In submitting your résumé, the most important thing you can do is to be sure your resume stands out and matches job-specific keywords, according to Lynn Parker, CPC and Director of Talent/CEO of Guy-Parker and Associates. Lynn says that most employers are relying on applicant tracking systems (ATS) that search for keywords most closely matching their job description. She recommends that candidates (1) select positions that are relevant and match your skills (2) ensure your résumé includes keywords that reflect your skills (3) tailor your résumé and cover letter to the keywords of the job ad or position description.  Lynn also cautions that you check to be sure that your cover letter is addressing the position you are applying for and that all names are correctly addressed to the right person or company.

 

Another thing Rachel recommends for most unemployed candidates is not to go the route of 3rd party recruiters, except for contract assignments. They are better off targeting the in-house recruiters. If companies are to take the chance on someone unemployed, they certainly would be reluctant to pay an agency fee. In addition, sometimes accepting contract work, even with a lower salary and no benefits, could be a ticket into a permanent position within a company. If you are somewhat venturesome, you might want to consider some form of entrepreneurship–just be careful of scams out there (you can check via the BBB and sites like “ripoffreport.com.”)

In terms of your job search plan, Lynn advises that you avoid getting overwhelmed by setting priorities. Take some time to rethink your goals, identify companies that you want to work for, and do your networking to get to the right people. All agree that social media, like LinkedIn, provide excellent tools to support a job search with effective networking capabilities. Participating in discussions on LinkedIn groups, can give you exposure and demonstrate your knowledge…..so that eventually, employers and recruiters may start coming after you!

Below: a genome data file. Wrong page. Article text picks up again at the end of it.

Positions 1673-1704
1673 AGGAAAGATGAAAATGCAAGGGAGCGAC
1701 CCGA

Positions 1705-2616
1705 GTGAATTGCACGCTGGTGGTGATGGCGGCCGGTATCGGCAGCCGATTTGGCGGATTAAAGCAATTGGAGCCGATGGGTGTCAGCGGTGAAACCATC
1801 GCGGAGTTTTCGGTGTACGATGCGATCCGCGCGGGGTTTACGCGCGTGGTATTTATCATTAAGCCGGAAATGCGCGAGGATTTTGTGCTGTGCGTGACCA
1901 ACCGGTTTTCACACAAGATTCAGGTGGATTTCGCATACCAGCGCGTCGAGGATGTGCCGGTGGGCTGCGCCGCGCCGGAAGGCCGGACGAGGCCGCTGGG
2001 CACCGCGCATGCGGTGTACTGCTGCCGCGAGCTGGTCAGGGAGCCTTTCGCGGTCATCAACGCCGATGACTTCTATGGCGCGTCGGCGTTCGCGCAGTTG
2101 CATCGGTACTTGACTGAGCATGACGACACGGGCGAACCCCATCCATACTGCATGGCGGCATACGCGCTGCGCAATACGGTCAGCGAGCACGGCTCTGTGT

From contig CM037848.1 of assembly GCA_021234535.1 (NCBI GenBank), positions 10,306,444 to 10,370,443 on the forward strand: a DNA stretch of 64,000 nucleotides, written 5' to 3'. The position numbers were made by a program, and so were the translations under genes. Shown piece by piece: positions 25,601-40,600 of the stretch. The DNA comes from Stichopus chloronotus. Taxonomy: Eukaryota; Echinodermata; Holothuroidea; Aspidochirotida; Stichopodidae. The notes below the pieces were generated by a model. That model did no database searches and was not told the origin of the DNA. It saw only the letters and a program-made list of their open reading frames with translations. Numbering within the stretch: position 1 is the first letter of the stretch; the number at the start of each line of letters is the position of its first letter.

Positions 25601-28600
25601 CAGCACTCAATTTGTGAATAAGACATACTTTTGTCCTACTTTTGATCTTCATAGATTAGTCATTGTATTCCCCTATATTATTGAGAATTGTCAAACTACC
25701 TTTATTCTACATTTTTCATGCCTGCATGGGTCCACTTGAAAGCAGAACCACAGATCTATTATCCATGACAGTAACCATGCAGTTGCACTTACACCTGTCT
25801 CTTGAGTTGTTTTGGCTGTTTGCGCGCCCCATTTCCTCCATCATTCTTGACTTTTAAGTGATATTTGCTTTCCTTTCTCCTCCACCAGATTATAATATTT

Career Fairs…are they worth it?

Career Fairs can be very overwhelming and time-consuming. How many should you go to? Which booths should you visit? Do people REALLY get jobs this way? Some people do – just as they do from Internet career boards (monster, hotjobs, etc), networking, or ads in the paper. The key to making the most of any career fair is to do your homework. First, be selective about which career fairs you attend.  Find out which companies will be there. Decide if you have any interest in working for them and see if you can find out whether there are any openings in your field.  Second, develop a target list of companies to visit. Then, go to their websites and do some research. Third, be thoroughly familiar with your résumé and be prepared to answer on the spot interview questions. On the day of the Career Fair, be dressed professionally and have résumés ready to give out. Be sure to prioritize which booths you visit and let the interviewer know why you are interested in that particular company. Ask about current possibilities and what their timing is. Thank the interviewer and ask for a business card. Promptly follow up with a thank you note. Oh…remember to wear a smile!